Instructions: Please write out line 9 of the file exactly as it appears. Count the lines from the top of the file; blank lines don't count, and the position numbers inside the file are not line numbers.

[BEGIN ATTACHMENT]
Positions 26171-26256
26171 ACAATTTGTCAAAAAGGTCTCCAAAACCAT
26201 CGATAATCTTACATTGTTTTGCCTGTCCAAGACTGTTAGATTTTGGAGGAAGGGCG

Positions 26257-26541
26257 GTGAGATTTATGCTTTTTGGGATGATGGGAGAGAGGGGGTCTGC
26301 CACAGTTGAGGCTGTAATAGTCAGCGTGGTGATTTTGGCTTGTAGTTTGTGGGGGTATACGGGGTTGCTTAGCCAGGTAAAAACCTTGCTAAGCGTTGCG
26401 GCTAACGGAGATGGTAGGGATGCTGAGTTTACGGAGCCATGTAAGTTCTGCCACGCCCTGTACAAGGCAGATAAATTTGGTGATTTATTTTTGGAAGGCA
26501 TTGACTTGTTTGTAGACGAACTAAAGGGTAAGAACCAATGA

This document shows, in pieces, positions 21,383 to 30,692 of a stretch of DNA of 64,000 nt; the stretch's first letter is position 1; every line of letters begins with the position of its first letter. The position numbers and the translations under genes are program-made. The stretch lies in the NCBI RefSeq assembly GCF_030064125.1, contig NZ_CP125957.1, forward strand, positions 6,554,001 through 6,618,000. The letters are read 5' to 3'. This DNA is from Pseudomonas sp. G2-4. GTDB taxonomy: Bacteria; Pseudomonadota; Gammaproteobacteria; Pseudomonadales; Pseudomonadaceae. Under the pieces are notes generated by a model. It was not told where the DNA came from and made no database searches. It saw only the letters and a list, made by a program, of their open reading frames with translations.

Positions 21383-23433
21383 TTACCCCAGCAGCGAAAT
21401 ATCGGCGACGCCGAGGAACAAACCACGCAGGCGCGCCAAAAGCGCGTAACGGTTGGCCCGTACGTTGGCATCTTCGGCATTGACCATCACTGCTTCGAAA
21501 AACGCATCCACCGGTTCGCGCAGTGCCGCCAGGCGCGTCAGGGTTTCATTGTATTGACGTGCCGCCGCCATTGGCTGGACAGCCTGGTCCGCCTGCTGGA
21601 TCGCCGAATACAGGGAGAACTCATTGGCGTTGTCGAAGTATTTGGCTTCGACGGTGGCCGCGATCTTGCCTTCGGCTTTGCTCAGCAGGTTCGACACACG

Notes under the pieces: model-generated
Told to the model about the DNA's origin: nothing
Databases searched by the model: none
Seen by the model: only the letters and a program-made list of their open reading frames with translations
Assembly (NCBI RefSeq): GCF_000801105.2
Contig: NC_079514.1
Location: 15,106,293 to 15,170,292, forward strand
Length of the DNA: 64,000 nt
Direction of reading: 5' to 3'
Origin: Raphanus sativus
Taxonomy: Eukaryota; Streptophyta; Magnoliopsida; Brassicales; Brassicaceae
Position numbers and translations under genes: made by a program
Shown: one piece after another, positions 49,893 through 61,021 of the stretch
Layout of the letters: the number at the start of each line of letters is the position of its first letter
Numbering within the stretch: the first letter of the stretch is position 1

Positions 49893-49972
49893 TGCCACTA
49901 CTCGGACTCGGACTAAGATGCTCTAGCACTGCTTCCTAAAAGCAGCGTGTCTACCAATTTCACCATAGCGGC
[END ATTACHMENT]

This document shows, in pieces, positions 21,383 to 30,692 of a stretch of DNA of 64,000 nt; the stretch's first letter is position 1; every line of letters begins with the position of its first letter. The position numbers and the translations under genes are program-made. The stretch lies in the NCBI RefSeq assembly GCF_030064125.1, contig NZ_CP125957.1, forward strand, positions 6,554,001 through 6,618,000. The letters are read 5' to 3'. This DNA is from Pseudomonas sp. G2-4. GTDB taxonomy: Bacteria; Pseudomonadota; Gammaproteobacteria; Pseudomonadales; Pseudomonadaceae. Under the pieces are notes generated by a model. It was not told where the DNA came from and made no database searches. It saw only the letters and a list, made by a program, of their open reading frames with translations.